Living into the Lessons of 5B with HIV/AIDS Nurse Guy Vandenberg
In the 1980s, when most of the world regarded HIV and AIDS patients with fear and prejudice, it was nurses who defied convention and embraced patients with compassionate care. Their brave and then-controversial actions revolutionized patient care beyond the AIDS epidemic, and 5B, a compelling new documentary commissioned by Johnson & Johnson, tells the story of the patients, nurses and healthcare staff who worked in San Francisco General Hospital (SFGH)’s Ward 5B, the first unit dedicated to HIV/AIDS care in America.
Featured in the documentary is Guy Vandenberg, RN, one of the resilient nurses who worked in a local San Francisco hospice and later the expansion of Ward 5B, Ward 5A, to treat and care for the AIDS patients in the trenches of the epidemic. The Johnson & Johnson Notes on Nursing team recently sat down with Guy to learn more about his experience as a nurse in Ward 5A, what he believes are the biggest takeaways from the documentary and how we can better embrace today’s “untouchables” in healthcare.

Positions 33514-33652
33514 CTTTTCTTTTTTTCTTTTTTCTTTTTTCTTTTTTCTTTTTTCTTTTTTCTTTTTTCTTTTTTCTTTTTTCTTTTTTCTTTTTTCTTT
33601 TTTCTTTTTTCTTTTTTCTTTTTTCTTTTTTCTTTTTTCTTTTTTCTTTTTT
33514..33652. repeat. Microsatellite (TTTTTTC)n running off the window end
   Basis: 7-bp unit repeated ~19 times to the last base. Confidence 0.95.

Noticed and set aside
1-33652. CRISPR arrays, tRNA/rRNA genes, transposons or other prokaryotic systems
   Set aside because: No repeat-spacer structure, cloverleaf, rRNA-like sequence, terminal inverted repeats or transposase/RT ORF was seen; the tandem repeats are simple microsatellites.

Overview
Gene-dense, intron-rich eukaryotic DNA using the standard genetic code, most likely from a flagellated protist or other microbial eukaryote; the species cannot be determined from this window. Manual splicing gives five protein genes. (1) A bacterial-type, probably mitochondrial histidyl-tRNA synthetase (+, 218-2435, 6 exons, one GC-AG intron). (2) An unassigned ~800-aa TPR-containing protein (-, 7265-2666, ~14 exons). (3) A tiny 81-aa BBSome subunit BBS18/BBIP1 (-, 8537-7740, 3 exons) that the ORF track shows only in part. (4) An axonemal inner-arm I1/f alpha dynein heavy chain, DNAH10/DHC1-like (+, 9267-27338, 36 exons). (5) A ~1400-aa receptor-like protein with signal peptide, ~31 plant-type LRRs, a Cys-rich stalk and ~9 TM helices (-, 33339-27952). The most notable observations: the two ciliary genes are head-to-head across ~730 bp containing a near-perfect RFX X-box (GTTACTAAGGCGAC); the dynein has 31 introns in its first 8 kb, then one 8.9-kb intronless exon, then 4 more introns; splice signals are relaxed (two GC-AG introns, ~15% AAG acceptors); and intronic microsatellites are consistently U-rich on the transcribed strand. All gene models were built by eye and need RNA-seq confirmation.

Because of my skills working in hospice, I was recruited to come and work as a nurse in Ward 5A in 1995, which at that time had garnered a lot of national attention. Ward 5B had grown so rapidly during the 1980s that it had to expand to Ward 5A, so that’s where I worked. A lot of the groundwork for how we were embracing HIV/AIDS patients had been laid by Cliff Morrison and Alison Moed Paolercio, and the nurses on their team during those early days, and it was an honor to continue carrying out their vision.
 Nurse Cliff Morrison founded Ward 5B in 1983 and Alison Moed Paolercio was the ward’s first nurse manager. Both are featured in the documentary 5B.
Not all patients were easy- many who had been disenfranchised and discriminated against were angry that they had to battle this. But we all knew that is part of the job, and it was a privilege to be there at that time and provide care to all of the patients who needed us.
 Mary Magee was a nurse in Ward 5B, who was later revealed as the anonymous nurse who contracted HIV in the ward following an accidental needle stick.
 ACT UP (AIDS Coalition to Unleash Power) is an international, grassroots organization that worked towards combating the AIDS pandemic through direct action, medical research, treatment and advocacy from the 1980s to the 2000s.